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Wild turkeys doing well in northwest Minnesota

An experiment to see if wild turkeys could survive in northwest Minnesota has worked, and the birds now are providing hunting opportunities that didn't exist just a few years ago.

Wild turkey takes flight
A wild turkey takes flight after being released in northwest Minnesota in this undated photo. Wild turkeys have adapted well to northwest Minnesota, and the Department of Natural Resources no longer releases birds to supplement the population. The birds also have provided a new hunting territory in the northwest part of the state. (Submitted file photo)

An experiment to see if wild turkeys could survive in northwest Minnesota has worked, and the birds now are providing hunting opportunities that didn't exist just a few years ago.

According to Doug Franke, area wildlife supervisor for the Minnesota Department of Natural Resources in Thief River Falls, wild turkeys now are doing well from Park Rapids northwest to Red Lake Falls and Thief River Falls.

The DNR stopped releasing wild turkeys about five years ago, and northwest Minnesota was among the last places to receive birds, Franke said.

"They're not expanding as far outside the release areas as we thought, but they're making it," Franke said.

The Team Camo Chapter of the National Wild Turkey Federation in Crookston partnered with the DNR on the northwest release project.

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One surprise, Franke said, is that the birds haven't expanded along the Red Lake River corridor, which is rich in the wooded, riparian habitat wild turkeys find attractive in other places.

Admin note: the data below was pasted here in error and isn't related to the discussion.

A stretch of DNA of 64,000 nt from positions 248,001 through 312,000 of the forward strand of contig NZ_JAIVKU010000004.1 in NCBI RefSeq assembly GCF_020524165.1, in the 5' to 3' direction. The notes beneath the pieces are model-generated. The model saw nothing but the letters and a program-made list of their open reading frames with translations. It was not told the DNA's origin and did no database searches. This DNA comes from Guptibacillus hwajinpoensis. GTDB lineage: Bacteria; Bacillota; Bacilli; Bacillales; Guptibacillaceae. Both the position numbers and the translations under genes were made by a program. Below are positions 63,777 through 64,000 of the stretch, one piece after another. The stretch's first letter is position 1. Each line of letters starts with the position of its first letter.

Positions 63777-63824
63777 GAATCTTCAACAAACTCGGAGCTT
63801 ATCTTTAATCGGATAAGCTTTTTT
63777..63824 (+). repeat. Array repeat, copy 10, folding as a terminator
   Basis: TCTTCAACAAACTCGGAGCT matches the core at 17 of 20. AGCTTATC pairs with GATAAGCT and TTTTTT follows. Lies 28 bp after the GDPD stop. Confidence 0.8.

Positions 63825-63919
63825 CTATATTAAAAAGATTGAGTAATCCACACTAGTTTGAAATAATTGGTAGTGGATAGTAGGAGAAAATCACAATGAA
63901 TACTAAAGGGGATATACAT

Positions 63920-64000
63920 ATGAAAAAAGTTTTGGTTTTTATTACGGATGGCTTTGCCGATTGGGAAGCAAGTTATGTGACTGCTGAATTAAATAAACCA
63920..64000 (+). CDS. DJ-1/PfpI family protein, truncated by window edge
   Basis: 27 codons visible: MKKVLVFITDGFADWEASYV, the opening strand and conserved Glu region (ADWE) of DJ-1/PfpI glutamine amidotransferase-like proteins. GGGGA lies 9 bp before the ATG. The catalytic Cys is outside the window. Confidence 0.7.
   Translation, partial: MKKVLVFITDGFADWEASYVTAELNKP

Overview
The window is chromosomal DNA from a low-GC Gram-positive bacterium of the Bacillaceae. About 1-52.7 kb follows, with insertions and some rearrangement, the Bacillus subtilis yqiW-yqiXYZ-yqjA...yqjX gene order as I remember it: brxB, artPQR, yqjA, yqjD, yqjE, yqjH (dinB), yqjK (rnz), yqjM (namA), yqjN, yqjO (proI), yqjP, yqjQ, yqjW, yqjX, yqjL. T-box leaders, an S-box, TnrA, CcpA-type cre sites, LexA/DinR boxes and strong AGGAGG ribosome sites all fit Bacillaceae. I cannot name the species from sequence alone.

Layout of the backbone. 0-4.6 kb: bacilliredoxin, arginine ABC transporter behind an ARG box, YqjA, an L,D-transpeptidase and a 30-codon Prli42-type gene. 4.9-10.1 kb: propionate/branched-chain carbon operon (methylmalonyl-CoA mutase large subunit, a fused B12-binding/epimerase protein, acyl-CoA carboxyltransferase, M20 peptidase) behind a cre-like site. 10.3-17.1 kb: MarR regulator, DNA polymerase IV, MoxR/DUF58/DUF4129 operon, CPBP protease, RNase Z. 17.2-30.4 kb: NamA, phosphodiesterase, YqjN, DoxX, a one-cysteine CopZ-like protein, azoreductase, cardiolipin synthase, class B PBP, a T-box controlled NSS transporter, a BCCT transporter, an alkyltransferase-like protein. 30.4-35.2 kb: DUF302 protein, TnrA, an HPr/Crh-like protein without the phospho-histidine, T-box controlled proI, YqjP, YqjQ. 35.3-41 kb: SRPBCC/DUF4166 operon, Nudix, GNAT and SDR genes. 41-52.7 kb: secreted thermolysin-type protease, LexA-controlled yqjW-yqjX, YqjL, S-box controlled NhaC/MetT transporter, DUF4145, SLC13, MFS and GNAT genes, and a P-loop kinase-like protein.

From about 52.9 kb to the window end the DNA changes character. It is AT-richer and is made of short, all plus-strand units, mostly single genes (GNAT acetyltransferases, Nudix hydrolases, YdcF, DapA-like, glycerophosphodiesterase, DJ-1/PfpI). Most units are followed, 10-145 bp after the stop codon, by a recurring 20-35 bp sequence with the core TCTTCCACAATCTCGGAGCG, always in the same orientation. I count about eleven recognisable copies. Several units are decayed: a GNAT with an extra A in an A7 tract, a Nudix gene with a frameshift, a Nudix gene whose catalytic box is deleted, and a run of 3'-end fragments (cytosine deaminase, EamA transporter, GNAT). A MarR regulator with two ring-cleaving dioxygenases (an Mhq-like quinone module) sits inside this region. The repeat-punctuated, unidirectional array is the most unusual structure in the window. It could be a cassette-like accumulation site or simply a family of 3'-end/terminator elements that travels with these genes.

"There's a lot of habitat there, but we hear of very few sightings of birds east of (U.S. Highway) 59," Franke said. "Most everything is west of 59 along the beach ridges."

Initial releases

The DNR initially transplanted wild turkeys in 2006, releasing 80 eastern-strain birds -- 59 females, 21 males -- from southeast Minnesota at two sites: southwest of Thief River Falls and northeast of Red Lake Falls.

During the next three years, turkeys also were released at sites near Fertile, Erskine and Bagley, and East Park and New Maine wildlife management areas west of Middle River.

The DNR released a total of 206 wild turkeys in northwest Minnesota from 2006 to 2008.

Severe cold after the initial releases in January 2006 resulted in extensive mortality among the first batch of turkeys, Franke said, but since then, the birds have adapted to their surroundings.

"By the next year, the survival was extremely high, and they figured out how to survive and where to go because it's such a foreign environment to them," he said.

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As the population grows, Franke said the birds also appear to be splitting into more but smaller wintering groups consisting of 40 to 50 birds. That's a welcome change from one winter, when a landowner reported 300 turkeys in his yard.

"We like to see no more than 100 birds in one location," Franke said. "That really puts a test to anyone's willpower and tolerance. They get really brazen in winter, and they'll come right into yards.